During the summer of 2022, a troubling suspicion began to take root in my mind. It was June, and ever since I’d left my news blogging job the previous year, the compulsion I’d once felt to stand stalwart and hypnotized at the gates of global content mills — which for some time had been as much a matter of personal curiosity as professional necessity — had eased considerably. I went on walks instead, and began to forget the cackling cadence of New York Post headlines. My friends seemed to appreciate filling me in. The Depp v. Heard trial, which once I would have not so much monitored as melted down, sifted for odd parts, and reconstituted as a dozen miniscule pieces of writing, barely registered. Then I started receiving emails about the trial from, of all people, Mary Gaitskill: the novelist, essayist, and short-story writer whose work I much revere and had often returned to during that recently departed decade, my twenties, when I was writing those miniscule articles, sensing powerfully the expectations and opinions of others, forming brief, enigmatic friendships with women I met through work — in short, exhibiting some classic Gaitskill-character behavior.
The author had just begun writing a Substack newsletter called “Out of It,” in which she qualified her scattered thoughts about the trial with admissions that she was “becoming incoherent,” that she was “trying to say something simple” and didn’t know why it should be so hard. The analysis itself was largely character driven and observational: Johnny Depp struck her as “a person with a lot of potent cruelty in him,” whereas she saw Amber Heard as “a weak person capable of weak cruelty.” Sometimes she would meander guilelessly toward free association, playing the part of a gregarious friend who’s more interested in connecting with her audience and having a good time than in handing down judgements.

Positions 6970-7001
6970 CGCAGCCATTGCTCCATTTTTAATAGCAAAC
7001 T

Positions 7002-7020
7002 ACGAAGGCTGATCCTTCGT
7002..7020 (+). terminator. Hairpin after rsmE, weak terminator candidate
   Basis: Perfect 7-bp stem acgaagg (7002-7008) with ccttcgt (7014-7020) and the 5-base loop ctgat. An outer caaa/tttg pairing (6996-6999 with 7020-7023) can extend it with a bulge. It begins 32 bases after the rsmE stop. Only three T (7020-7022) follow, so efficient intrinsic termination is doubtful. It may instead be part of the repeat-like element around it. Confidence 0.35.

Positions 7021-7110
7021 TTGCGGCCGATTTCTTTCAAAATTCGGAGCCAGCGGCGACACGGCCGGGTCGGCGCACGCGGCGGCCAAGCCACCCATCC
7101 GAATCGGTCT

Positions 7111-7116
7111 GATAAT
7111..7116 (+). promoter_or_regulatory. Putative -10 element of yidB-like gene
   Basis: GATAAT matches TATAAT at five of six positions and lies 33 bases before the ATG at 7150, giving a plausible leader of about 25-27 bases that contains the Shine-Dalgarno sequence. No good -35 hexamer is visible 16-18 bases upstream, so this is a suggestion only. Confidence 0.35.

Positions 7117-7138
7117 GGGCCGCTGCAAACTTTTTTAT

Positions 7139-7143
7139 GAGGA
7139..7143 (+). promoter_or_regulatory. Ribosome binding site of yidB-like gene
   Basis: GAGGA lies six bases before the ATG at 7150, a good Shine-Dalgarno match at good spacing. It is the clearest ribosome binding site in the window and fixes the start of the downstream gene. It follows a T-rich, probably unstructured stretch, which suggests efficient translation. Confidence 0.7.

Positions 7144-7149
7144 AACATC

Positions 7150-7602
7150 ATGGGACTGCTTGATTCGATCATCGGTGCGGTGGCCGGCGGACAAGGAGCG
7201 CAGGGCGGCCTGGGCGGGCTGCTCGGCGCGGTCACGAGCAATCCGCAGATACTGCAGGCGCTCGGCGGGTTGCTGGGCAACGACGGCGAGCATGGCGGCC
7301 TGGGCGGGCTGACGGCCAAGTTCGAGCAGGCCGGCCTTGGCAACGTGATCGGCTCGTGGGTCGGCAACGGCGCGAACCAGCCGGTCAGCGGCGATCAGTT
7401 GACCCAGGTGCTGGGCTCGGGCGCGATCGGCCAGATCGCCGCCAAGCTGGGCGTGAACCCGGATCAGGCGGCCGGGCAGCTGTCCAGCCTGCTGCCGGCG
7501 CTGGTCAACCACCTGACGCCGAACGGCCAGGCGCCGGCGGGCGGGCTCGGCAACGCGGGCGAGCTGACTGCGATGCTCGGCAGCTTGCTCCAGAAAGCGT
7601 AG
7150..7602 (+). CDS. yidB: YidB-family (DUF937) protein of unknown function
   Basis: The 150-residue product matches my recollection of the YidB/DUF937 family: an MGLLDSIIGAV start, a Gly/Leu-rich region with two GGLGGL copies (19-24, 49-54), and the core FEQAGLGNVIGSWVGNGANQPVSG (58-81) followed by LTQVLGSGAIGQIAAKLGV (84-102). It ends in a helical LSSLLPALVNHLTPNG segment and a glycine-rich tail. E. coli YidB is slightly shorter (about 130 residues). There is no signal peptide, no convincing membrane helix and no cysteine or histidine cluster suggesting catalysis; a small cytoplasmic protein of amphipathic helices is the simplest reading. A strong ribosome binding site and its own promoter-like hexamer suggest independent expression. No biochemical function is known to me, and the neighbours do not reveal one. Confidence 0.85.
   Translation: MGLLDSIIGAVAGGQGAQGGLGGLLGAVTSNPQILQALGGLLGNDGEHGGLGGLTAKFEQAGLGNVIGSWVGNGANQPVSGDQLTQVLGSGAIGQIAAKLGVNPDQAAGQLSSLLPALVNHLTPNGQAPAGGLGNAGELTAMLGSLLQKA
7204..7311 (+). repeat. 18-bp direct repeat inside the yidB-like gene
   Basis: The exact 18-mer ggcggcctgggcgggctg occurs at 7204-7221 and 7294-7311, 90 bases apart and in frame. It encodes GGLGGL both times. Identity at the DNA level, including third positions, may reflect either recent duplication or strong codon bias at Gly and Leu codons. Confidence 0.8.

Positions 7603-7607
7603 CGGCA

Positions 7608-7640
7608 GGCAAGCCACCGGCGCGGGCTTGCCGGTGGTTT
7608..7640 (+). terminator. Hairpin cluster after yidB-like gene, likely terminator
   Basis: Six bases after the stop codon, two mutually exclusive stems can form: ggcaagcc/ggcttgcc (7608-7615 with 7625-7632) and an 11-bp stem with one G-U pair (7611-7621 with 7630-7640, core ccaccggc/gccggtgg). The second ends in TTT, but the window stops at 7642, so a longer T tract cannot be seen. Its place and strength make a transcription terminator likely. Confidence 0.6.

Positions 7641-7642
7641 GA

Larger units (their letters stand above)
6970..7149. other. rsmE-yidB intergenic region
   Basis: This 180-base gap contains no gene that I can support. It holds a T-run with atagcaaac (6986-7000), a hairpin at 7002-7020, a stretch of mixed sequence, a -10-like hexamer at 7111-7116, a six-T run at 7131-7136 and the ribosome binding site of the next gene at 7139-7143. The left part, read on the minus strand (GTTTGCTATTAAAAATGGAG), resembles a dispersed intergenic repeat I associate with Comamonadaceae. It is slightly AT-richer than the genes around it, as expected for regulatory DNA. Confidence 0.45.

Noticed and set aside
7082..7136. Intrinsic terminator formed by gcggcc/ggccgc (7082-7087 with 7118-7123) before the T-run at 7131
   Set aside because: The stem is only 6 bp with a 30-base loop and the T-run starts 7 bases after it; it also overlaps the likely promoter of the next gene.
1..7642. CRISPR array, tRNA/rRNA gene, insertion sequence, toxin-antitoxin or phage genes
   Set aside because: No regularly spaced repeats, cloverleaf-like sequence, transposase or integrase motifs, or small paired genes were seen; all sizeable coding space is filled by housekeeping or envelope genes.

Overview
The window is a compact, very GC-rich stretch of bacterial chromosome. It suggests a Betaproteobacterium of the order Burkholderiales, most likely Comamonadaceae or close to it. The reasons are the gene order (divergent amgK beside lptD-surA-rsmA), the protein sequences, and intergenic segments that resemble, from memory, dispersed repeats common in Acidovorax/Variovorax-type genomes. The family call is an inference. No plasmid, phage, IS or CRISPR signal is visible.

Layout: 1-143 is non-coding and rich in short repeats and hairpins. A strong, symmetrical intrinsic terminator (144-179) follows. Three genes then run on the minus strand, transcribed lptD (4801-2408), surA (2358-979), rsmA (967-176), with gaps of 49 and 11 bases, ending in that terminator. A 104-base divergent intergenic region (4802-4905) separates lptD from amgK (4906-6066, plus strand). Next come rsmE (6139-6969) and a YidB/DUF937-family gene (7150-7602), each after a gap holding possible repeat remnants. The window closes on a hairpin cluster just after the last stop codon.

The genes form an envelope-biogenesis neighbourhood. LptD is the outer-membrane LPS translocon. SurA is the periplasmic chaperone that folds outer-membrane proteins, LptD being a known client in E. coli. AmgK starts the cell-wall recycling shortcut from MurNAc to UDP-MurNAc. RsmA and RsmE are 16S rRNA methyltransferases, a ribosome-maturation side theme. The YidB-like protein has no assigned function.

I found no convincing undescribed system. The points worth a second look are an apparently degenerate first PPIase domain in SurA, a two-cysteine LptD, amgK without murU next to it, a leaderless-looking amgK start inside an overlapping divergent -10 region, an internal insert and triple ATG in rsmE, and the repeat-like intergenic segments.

To begin with, let me tell you a story. There were once two jackals: Karataka, whose name meant Cautious, and Damanaka, whose name meant Daring. They were in the second rank of the retinue of the lion king Pingalaka, but they were ambitious and cunning. One day, the lion king was frightened by a roaring noise in the forest, which the jackals knew was the voice of a runaway bull, nothing for a lion to be scared of. They visited the bull and persuaded him to come before the lion and declare his friendship. The bull was scared of the lion, but he agreed, and so the lion king and the bull became friends, and the jackals were promoted to the first rank by the grateful monarch.
Unfortunately, the lion and the bull began to spend so much time lost in conversation that the lion stopped hunting and so the animals in the retinue were starving. So the jackals persuaded the king that the bull was plotting against him, and they persuaded the bull that the lion was planning to kill him. So the lion and the bull fought, and the bull was killed, and there was plenty of meat, and the jackals rose even higher in the king’s regard because they had warned him of the plot. They rose in the regard of everyone else in the forest as well, except, of course, for the poor bull, but that didn’t matter, because he was dead, and providing everyone with an excellent lunch.